Kiwifruit, a careful balance
There are loads of kiwifruit coming into the stores, but I’m bored with just eating them raw. They don’t cook up very well, and I can’t have pav or sweet puddings every night. I’ve tried them in a salsa, but would love to pair them with meat or fish or other savoury things. What can you suggest to do with kiwifruit (green and gold) for a lunch or dinner dish?
Back in 1999 when I was head chef at London’s The Sugar Club, I was asked to create a series of recipes to help launch the golden kiwifruit into the British market. I really do love them, so was more than happy to help Zespri launch with a set of recipes. I was aware that the British consumer would be used to raw kiwifruit on meringues and the like, so created a series of dishes that treated them as an ingredient rather than just a fruit for dessert.
The first thing I devised was a sort of bellini. Peel yourself 2 kiwifruit and puree on slow speed with a teaspoon of caster sugar and 20ml cointreau or golden rum. Pass through a fine sieve to remove the seeds as they can sometimes make your throat itchy, then spoon the puree into 4 champagne flutes. Pour 30ml prosecco into each flute and gently stir to combine, then gently pour on enough prosecco to fill each glass.
What this did was to make the flavour of the fruit somewhat more grown up for the consumer, although perhaps it was more intended for a cocktail-maker than a parent at home. Although I bet parents at home would love to break their day up with one of these!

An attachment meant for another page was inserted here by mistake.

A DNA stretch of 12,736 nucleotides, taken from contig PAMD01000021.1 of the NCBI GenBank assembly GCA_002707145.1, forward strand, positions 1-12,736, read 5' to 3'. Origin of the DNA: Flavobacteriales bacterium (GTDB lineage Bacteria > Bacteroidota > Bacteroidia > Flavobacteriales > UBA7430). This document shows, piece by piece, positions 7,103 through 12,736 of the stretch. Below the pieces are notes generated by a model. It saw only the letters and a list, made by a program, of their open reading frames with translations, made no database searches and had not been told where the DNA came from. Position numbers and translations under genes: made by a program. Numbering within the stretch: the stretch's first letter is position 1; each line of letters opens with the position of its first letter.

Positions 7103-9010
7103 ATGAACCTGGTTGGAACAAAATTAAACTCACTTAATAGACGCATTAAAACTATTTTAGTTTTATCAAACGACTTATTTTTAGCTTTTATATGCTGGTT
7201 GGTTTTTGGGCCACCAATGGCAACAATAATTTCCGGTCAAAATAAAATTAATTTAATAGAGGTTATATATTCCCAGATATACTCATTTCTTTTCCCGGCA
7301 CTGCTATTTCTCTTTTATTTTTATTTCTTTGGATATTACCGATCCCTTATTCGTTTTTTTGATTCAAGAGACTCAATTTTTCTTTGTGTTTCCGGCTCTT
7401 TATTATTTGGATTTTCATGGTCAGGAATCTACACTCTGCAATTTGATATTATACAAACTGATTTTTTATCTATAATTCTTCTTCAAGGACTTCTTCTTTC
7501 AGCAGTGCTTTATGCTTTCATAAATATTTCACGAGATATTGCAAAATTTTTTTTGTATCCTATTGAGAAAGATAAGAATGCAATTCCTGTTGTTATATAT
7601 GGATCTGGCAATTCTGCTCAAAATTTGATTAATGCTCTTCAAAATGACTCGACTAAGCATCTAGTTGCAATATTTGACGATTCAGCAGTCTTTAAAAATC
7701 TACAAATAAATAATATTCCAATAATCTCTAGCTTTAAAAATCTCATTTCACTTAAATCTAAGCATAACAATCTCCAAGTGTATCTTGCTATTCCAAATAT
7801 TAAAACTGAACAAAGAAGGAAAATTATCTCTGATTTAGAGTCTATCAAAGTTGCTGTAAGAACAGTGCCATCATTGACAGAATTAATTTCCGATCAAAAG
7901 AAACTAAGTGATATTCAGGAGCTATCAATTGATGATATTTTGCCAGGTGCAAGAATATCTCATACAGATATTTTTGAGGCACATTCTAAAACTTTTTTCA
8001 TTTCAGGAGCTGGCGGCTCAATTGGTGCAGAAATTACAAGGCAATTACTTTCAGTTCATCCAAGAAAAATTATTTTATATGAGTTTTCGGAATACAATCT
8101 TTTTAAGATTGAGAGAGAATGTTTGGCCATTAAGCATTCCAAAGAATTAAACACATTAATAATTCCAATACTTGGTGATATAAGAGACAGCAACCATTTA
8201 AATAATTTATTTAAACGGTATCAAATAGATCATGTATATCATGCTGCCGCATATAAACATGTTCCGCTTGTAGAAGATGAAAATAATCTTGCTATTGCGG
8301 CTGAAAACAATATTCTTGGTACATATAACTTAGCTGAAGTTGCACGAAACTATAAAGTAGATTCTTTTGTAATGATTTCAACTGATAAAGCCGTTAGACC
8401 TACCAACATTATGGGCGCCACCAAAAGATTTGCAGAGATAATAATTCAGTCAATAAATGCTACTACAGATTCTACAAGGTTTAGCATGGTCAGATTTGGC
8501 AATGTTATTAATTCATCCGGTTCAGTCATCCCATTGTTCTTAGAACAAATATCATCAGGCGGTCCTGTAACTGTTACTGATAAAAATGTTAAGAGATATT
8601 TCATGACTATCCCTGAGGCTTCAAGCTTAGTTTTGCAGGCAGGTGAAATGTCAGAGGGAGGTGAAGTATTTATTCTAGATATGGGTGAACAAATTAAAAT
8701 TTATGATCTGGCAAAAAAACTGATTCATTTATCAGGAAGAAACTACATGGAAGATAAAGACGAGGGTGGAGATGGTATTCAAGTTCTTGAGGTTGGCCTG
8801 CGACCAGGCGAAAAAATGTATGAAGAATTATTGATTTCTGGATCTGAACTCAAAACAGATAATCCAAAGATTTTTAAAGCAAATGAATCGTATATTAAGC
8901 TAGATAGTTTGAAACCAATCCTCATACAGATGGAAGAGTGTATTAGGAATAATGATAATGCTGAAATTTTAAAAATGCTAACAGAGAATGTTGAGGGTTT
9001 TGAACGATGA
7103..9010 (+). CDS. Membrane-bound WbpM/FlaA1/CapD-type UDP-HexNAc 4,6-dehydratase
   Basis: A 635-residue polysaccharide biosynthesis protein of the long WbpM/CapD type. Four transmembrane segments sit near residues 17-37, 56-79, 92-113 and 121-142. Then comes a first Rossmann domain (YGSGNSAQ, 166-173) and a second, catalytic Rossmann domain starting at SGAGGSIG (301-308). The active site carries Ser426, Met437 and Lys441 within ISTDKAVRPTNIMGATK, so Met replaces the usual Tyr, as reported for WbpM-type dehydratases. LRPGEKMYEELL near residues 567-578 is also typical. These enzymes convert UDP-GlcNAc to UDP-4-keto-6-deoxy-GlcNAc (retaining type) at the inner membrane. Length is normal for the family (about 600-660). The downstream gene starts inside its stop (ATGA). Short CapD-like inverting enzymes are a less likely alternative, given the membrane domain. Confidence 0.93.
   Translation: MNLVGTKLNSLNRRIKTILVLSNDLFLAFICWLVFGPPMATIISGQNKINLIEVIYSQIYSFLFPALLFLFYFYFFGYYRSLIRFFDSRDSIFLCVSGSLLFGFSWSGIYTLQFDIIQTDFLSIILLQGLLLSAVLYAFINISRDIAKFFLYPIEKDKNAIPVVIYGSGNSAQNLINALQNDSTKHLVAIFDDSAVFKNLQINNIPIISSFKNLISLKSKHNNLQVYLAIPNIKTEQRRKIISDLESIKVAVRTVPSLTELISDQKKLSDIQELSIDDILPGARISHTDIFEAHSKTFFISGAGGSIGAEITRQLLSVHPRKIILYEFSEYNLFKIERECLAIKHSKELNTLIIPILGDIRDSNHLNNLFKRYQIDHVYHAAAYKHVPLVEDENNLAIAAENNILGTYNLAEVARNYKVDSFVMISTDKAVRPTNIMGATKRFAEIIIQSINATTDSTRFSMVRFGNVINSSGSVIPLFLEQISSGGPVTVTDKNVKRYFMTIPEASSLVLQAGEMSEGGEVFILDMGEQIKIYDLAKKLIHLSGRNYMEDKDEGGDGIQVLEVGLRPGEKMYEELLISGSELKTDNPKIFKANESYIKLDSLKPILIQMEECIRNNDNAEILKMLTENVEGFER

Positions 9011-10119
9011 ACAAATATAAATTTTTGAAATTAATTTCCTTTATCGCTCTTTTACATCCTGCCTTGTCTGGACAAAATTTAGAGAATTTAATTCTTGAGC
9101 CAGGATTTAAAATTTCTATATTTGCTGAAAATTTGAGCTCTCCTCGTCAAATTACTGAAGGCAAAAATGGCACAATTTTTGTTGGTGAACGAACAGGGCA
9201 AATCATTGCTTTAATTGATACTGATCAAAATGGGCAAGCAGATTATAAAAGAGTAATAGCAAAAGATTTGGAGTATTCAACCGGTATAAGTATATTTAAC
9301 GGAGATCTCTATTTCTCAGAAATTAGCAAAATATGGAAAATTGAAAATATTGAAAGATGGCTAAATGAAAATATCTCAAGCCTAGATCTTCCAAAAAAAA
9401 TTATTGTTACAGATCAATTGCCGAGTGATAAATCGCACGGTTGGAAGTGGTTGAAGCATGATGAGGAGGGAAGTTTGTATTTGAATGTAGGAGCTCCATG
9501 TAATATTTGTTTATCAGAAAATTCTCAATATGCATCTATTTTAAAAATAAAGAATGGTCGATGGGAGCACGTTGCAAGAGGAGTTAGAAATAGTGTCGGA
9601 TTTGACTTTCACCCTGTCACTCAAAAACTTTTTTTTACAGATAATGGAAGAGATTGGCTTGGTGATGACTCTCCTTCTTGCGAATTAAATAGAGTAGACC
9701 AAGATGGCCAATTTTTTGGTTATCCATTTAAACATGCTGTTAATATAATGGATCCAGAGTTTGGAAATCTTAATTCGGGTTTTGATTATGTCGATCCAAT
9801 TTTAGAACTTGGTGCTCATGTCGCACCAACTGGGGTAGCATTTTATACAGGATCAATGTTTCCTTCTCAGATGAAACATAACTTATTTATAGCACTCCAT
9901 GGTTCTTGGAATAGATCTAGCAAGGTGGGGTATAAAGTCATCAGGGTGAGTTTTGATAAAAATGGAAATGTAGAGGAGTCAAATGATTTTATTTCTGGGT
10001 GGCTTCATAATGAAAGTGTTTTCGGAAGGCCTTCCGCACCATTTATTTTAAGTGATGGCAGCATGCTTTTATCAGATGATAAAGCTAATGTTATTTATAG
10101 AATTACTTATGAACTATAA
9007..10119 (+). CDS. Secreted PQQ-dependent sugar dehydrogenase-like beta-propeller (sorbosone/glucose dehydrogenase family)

The next thing I created was a salmon and kiwifruit crostini (pictured above). The peeled kiwifruit were diced and mixed with grated ginger and thinly sliced spring onions. Raw salmon was diced and mixed with extra virgin olive oil and more spring onions, salt and pepper. Both were left to macerate separately for 30 minutes, then the salmon was piled on crunchy crostini and the salsa spooned on top.
This was a more savoury approach to the fruit and we served this at the restaurant in several guises.
Green kiwifruit are somewhat less subtle than their golden cousins, but they too will work well in both cases. Pork and green kiwifruit go well together, as domozzarella and kiwifruit — although it’s a careful balance of fruitiness and sourness that you need to achieve.
Making a chutney works well, where the volume of kiwifruit is slightly more than that of red onions which you’ve sauteed until almost caramelised, then added chopped kiwifruit, sugar and vinegar to taste (it depends on the ripeness of the fruit) and various flavourings along the line of chilli, ginger, allspice, star anise, cinnamon and cloves. Once cooked out, this will go well with pork as previously mentioned — especially crispy roast belly pork, as well as roast chicken or duck, oily fish like grilled salmon steaks or a warmed smoked kahawai wrap.
If you want to make a sorbet of sorts, puree peeled ripe fruit with lemon juice and caster sugar and pass through a sieve to remove as many seeds as possible - pureeing on medium speed will prevent the seeds splitting and making the mixture "woolly’’.
Spread into a metal tray and freeze until . frozen. Whip 3 parts cream with 1 part honey or golden syrup to medium peaks then ripple the kiwifruit through it and return to the freezer — a loaf tin lined with parchment is good. Cover the top with more parchment, and freeze.
Serve slices with a crisp wafer and some diced fresh kiwifruit and it makes a great dessert — refreshing and tasty.
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